Anyone setting up an aviation business in New Zealand, whether large or small, needs CAA approval to operate.
There are two groups in the CAA specifically set up to help you through the certification process and to ensure you maintain standards once you get certificated. The Airline Group deals with large operations, while the General Aviation Group focuses its attentions on small aeroplanes and helicopters.
Prospective Part 135 operators are encouraged to email any inquiries about certification to Elizabeth Parlakchief, firstname.lastname@example.org.
The certification and operating requirements for helicopters and small aeroplanes involved in air operations are covered in Civil Aviation Rule Parts 119 and 135, and related Advisory Circulars provide explanatory information and examples of ways to comply with these Rules.
The following Civil Aviation Rules are applicable to the following types of general aviation operations:
- Powered Aircraft - Parts 91 and 103
- Microlight Aircraft - Parts 91 and 103
- Gliders - Parts 91 and 104
- Hang Gliders/Paragliders - Parts 91 and 106
- Helicopter External Load Operations - Parts 91 and 133
- Agricultural Aircraft Operations - Parts 91 and 137
- Adventure Aviation - Part 115
Fit and Proper Person Process
All applications for individual aviation documents, and for senior persons for organisations are required to use the 24FPP form below. Use this link for more information on the FPP Process.
Air Operations - Helicopters and Small Aeroplanes
- Address for Service
- Rotary operations - certification matrices & forms
- Fixed-wing operations - certification matrices & forms
- Guidance for the production of a Synthetic Flight Trainer Manual (SFTM)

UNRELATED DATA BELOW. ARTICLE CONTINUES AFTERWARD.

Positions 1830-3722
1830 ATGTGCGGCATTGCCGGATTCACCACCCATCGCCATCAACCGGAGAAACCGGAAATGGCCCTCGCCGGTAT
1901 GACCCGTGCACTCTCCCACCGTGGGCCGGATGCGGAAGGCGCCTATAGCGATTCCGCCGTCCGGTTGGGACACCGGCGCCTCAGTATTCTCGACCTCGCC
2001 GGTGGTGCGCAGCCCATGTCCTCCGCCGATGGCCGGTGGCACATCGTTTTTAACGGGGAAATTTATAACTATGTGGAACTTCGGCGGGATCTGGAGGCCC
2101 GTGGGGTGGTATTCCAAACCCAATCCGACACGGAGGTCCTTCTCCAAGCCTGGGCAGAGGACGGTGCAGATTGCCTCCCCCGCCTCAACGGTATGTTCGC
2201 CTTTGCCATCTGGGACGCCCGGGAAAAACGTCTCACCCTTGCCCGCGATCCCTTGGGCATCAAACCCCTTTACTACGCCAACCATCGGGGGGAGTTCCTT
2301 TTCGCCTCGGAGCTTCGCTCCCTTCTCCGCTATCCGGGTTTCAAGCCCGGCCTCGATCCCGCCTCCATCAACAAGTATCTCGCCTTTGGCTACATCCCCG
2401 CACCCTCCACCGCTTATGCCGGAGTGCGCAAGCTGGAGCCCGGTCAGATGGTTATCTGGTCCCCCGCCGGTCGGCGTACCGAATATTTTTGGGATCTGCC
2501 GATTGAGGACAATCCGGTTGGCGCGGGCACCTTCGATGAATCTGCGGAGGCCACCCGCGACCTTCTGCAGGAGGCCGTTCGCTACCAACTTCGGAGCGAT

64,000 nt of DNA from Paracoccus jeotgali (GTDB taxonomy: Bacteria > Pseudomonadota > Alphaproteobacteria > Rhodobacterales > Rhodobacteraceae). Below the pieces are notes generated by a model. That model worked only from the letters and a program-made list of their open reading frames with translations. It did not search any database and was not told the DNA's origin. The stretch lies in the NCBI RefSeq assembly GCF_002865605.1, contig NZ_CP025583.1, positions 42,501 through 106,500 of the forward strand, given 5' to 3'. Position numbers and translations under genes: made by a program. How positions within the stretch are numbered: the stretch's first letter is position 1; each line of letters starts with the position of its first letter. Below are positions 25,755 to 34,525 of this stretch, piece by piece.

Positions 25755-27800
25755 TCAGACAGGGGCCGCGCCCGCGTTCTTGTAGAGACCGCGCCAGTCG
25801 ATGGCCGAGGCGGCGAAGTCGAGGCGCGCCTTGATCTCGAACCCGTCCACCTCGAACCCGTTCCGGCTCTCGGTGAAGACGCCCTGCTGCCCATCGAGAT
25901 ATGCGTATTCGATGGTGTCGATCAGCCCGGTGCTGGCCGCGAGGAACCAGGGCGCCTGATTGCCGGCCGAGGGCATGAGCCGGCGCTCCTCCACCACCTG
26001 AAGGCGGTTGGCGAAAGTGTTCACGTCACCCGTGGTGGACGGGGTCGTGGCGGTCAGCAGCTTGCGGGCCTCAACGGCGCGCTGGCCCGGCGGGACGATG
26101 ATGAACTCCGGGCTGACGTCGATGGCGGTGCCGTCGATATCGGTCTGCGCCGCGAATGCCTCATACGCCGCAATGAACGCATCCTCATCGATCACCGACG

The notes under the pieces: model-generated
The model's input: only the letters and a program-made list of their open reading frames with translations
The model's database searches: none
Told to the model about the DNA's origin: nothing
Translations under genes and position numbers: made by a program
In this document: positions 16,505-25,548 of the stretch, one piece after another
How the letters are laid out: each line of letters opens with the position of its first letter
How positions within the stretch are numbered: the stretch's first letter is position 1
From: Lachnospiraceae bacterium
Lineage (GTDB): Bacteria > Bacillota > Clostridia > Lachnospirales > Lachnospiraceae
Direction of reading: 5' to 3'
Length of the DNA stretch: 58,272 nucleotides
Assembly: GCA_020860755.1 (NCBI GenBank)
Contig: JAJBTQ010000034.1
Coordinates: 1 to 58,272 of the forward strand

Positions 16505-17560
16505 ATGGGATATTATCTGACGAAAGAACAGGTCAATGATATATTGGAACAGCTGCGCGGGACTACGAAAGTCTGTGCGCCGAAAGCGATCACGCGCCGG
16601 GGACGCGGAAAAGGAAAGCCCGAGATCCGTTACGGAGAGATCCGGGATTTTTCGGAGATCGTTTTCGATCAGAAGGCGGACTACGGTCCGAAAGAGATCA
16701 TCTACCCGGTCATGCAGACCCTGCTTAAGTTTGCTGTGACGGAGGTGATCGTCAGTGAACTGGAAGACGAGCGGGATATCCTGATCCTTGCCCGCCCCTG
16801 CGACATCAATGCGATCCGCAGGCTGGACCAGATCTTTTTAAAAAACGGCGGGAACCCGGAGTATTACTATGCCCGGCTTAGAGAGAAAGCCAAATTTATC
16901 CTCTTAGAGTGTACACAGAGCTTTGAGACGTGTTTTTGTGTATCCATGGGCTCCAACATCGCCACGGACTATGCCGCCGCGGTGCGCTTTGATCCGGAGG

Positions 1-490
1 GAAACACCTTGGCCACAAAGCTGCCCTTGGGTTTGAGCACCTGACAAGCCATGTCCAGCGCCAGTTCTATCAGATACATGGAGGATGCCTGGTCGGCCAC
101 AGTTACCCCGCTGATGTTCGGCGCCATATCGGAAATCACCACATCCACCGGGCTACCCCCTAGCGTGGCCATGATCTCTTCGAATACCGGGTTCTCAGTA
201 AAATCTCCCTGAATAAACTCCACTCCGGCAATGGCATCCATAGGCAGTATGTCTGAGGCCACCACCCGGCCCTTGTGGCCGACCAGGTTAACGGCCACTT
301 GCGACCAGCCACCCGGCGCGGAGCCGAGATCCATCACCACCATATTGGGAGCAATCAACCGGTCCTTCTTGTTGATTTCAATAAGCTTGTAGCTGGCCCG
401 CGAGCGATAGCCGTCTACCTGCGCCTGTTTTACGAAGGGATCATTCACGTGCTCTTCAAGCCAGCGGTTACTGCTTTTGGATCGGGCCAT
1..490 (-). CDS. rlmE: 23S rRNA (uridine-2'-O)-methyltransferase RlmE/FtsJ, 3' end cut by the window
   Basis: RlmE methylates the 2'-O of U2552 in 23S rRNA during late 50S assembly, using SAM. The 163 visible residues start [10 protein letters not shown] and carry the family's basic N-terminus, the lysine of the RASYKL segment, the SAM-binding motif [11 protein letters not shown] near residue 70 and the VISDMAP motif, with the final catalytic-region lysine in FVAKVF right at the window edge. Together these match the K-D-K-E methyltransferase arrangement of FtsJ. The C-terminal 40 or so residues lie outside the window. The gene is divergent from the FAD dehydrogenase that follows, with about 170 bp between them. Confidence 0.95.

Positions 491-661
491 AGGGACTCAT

- Maintenance Controller Courses
- Helicopter Frost Protection - Information for the public and winegrowers
- CAA Surveillance
- Safety Management Systems (SMS)
- Unmanned Aircraft Systems (UASs)
- Sport and Recreation
- Adventure Aviation (Part 115)
Prohibition Notice -
Helicopters with a Special Category Airworthiness Certificate / External Load Operations [128 Kb]
Agricultural Aircraft Operations
Agricultural companies and pilots may be put at risk when fertiliser condition is not optimal due to manufacture, transportation, or storage factors, or when working from airstrips which are not fit for the purpose. The publication below provides information about farm airstrips and the farmer's role in providing an adequate and reasonable strip and an appropriate fertiliser storage facility. It also includes information for fertiliser manufactures and transporters, and aviation companies and pilots. It was produced with consultation between Federated Farmers, the Department of Labour, New Zealand Agricultural Aviation Association, the CAA, and others.
Agricultural Aircraft Safety Review - Dec 08
For a free printed copy of the Safety Guideline, email email@example.com
Aircraft Maintenance Organisations
Aviation Training Organisations
- MetFlight GA - Meteorological information for recreational pilots
- Health and Safety in Employment Act - CAA as a Designated Agency
- Minimum Equipment Lists
- GA Defects
- Maintenance Programme Template
- Aviation Spectrum Group
- Certificated Organisations
- Frequently Asked Questions
- Fatigue Risk Management Project
- Missing Aircraft Detection and Location - Technology and System Status Review 2010
- Safety Information Policy - The Collection and Use of Safety Information